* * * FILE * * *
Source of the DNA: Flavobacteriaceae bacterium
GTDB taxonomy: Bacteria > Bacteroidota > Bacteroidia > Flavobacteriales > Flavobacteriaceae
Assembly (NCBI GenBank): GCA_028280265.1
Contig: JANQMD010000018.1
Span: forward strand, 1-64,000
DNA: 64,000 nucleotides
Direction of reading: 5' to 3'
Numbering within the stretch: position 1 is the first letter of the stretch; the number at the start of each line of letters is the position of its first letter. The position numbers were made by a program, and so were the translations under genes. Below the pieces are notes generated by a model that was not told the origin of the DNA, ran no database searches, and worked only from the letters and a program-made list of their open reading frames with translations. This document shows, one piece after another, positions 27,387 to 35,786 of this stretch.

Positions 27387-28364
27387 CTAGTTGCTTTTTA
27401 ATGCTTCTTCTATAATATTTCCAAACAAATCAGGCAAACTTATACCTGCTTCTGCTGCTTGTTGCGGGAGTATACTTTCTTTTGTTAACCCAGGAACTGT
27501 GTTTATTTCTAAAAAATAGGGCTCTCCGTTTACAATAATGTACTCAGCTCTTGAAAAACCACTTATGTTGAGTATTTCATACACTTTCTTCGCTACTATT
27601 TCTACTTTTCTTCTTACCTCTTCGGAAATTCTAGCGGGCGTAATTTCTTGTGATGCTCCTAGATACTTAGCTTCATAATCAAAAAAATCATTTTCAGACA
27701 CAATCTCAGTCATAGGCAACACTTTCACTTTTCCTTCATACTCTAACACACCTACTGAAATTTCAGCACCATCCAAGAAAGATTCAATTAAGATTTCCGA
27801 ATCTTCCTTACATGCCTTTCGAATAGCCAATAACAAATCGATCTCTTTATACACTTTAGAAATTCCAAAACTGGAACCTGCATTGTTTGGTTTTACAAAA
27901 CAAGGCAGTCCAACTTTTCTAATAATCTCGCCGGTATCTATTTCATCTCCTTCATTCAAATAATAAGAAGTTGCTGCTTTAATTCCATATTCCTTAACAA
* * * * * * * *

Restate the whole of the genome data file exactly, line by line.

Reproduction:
Source of the DNA: Flavobacteriaceae bacterium
GTDB taxonomy: Bacteria > Bacteroidota > Bacteroidia > Flavobacteriales > Flavobacteriaceae
Assembly (NCBI GenBank): GCA_028280265.1
Contig: JANQMD010000018.1
Span: forward strand, 1-64,000
DNA: 64,000 nucleotides
Direction of reading: 5' to 3'
Numbering within the stretch: position 1 is the first letter of the stretch; the number at the start of each line of letters is the position of its first letter. The position numbers were made by a program, and so were the translations under genes. Below the pieces are notes generated by a model that was not told the origin of the DNA, ran no database searches, and worked only from the letters and a program-made list of their open reading frames with translations. This document shows, one piece after another, positions 27,387 to 35,786 of this stretch.

Positions 27387-28364
27387 CTAGTTGCTTTTTA
27401 ATGCTTCTTCTATAATATTTCCAAACAAATCAGGCAAACTTATACCTGCTTCTGCTGCTTGTTGCGGGAGTATACTTTCTTTTGTTAACCCAGGAACTGT
27501 GTTTATTTCTAAAAAATAGGGCTCTCCGTTTACAATAATGTACTCAGCTCTTGAAAAACCACTTATGTTGAGTATTTCATACACTTTCTTCGCTACTATT
27601 TCTACTTTTCTTCTTACCTCTTCGGAAATTCTAGCGGGCGTAATTTCTTGTGATGCTCCTAGATACTTAGCTTCATAATCAAAAAAATCATTTTCAGACA
27701 CAATCTCAGTCATAGGCAACACTTTCACTTTTCCTTCATACTCTAACACACCTACTGAAATTTCAGCACCATCCAAGAAAGATTCAATTAAGATTTCCGA
27801 ATCTTCCTTACATGCCTTTCGAATAGCCAATAACAAATCGATCTCTTTATACACTTTAGAAATTCCAAAACTGGAACCTGCATTGTTTGGTTTTACAAAA
27901 CAAGGCAGTCCAACTTTTCTAATAATCTCGCCGGTATCTATTTCATCTCCTTCATTCAAATAATAAGAAGTTGCTGCTTTAATTCCATATTCCTTAACAA